Thomas Pynchon's Inherent Vice.

Reading between the lines.
Aug. 3 2009 7:02 AM

Pynchon on the Beach

Why has he settled for a stoned-out detective story?

Inherent Vice by Thomas Pynchon.

"In this lively yarn, Thomas Pynchon, working in an unaccustomed genre, provides a classic illustration of the principle that if you can remember the sixties, you weren't there … or … if you were there, then you … or, wait, is it …" Once again, for his seventh novel, Inherent Vice, it sounds as if the author has furnished his own jacket copy, exploiting the doper humor that's often been part of his signature.

This isn't the only evidence of retreads. For the third time, Pynchon has set a story in the California counterculture, on each occasion finding some relaxation there from the more ambitious historical frameworks of his other books; out West, the pages are fewer and the sentences, too, are often shorter. After V. (1963) came The Crying of Lot 49 (1966)—a snappy contemporary quest for signs of WASTE, a centuries-old alternative to the American postal system that might be the heroine's fantasy projection. Then, long after Gravity's Rainbow(1973), his major effort, came Vineland(1990), set in 1984 but also looking backward to the hippie idealism of the late '60s, and pondering, with grief and a genuine sense of urgency, what might have happened to it.

Now, after Mason & Dixon (1997) and Against the Day (2006), one finds more laid-back disillusionment in Inherent Vice—a gumshoe pastiche set in surfside L.A. in 1970. It's a kind of southerly remake of Vineland (which was set mainly in Northern California) featuring similar showdowns between freaks and cops and further evidence of defections and betrayals but played, this time, more for cheap thrills than for any fresh historical insights. And replacing Crying's WASTE is a more generic Great Whatsit called The Golden Fang, a boat that might be a tax dodge set up by dentists.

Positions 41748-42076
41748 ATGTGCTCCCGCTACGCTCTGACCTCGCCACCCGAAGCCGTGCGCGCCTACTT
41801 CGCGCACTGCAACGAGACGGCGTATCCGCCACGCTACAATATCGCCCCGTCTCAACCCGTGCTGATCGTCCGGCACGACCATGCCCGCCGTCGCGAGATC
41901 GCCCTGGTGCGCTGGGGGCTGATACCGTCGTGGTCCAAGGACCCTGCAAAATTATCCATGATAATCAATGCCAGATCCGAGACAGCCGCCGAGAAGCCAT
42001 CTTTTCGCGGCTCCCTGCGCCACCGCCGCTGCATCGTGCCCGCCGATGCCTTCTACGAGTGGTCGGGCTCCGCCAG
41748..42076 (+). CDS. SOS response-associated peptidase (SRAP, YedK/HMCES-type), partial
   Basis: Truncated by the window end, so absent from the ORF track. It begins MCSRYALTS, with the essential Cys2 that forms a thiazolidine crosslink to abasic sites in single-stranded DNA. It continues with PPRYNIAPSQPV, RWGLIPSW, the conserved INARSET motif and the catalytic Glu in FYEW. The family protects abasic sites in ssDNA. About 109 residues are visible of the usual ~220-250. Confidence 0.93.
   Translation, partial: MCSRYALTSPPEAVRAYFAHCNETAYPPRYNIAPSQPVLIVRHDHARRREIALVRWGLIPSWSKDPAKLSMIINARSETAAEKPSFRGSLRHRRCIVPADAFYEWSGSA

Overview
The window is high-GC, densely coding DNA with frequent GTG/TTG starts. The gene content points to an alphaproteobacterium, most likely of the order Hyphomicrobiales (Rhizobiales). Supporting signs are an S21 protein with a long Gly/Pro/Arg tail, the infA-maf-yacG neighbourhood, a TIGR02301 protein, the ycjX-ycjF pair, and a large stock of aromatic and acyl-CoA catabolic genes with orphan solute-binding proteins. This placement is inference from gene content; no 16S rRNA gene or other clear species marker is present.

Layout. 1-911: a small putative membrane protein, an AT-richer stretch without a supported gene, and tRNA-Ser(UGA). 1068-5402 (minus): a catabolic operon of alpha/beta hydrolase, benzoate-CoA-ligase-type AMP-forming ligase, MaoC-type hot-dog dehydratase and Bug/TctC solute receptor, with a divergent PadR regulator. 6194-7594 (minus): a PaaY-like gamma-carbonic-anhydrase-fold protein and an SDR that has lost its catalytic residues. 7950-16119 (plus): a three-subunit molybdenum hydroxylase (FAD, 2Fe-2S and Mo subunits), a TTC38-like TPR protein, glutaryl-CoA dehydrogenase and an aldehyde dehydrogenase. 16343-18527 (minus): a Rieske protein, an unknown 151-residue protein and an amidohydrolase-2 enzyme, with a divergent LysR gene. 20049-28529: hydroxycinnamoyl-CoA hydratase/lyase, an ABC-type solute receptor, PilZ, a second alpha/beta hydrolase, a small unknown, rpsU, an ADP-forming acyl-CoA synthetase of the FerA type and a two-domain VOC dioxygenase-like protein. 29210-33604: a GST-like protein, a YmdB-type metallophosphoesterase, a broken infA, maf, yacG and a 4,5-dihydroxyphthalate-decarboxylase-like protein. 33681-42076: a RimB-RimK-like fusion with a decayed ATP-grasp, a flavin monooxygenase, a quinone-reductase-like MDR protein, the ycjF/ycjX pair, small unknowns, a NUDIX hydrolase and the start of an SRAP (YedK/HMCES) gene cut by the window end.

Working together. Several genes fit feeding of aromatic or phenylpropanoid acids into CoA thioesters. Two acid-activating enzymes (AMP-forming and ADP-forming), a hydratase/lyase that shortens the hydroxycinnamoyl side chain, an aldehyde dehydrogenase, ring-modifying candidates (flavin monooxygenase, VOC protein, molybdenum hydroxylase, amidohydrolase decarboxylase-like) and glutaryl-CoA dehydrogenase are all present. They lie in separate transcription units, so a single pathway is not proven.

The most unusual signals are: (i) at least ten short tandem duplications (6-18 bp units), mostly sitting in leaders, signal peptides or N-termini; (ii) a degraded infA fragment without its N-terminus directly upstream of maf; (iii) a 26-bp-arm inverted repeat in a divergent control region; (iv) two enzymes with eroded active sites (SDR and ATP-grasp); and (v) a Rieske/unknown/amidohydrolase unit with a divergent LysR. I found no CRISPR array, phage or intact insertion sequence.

It's worth returning to that jacket blurb in order to interrogate it. Is the new book lively? Up to a point, but not compared with its predecessors. On the other hand, if you're undemanding, this plainly passes muster as beach reading. And is Pynchon working in an unaccustomed genre? Not if one considers the various gumshoe elements found among the many genre pastiches in his other novels (which always served as seasoning, never as the main course). But Inherent Vice is certainly a classic illustration of something or other, such as (maybe) giving up the project of being a serious novelist, albeit without offending anyone except for a few longtime and die-hard fans like me. And at least it's a yarn, which Pynchon has never quite managed before.


For once, this flouter of reader expectations is playing by most of the genre rules. The hero, Larry "Doc" Sportello, is a short, 29-year-old private investigator whose taste for weed seems to exceed Philip Marlowe's liking for booze. He has a home near Gordita Beach (a location already cited in Vineland—apparently suggested by Manhattan Beach, where Pynchon wrote much of Gravity's Rainbow) and an office near LAX. Doc's powers of detection are variable, often depending on how much he's been smoking, and his sense of mission is generally so lax that this periodically becomes an excuse for more digressions.

The year is 1970, after Charles Manson gets arrested but before he comes to trial: In other words, the utopian dreams of the counterculture are already in their death throes. Everyone, cops and stoned freaks alike, seems to be working both sides of the street—or at least wanting or trying to. Doc is asked to spy for the cops in exchange for grass, and his own girlfriend, a deputy DA, casually sells him at one point to the feds. "Life in psychedelic-sixties L.A. offered more cautionary arguments than you could wave a joint at against too much trust, and the seventies were looking no more promising." This is Doc's conclusion, though as the book advances, more and more of these jaundiced reflections about everyone's inner corruption seem to come from the author.

The hero may be living, emotionally, inside a sort of amiable deep freeze, but Pynchon still takes pains to furnish most of the usual mystery staples. There's everything from a glamorous ingénue in trouble (Doc's ex) in the opening scene to an eventual plot resolution, of sorts, with carefully contrived (if implausible) narrow escapes and belated sexual rewards for hapless Doc—long after we've given up hope of him ever getting laid.


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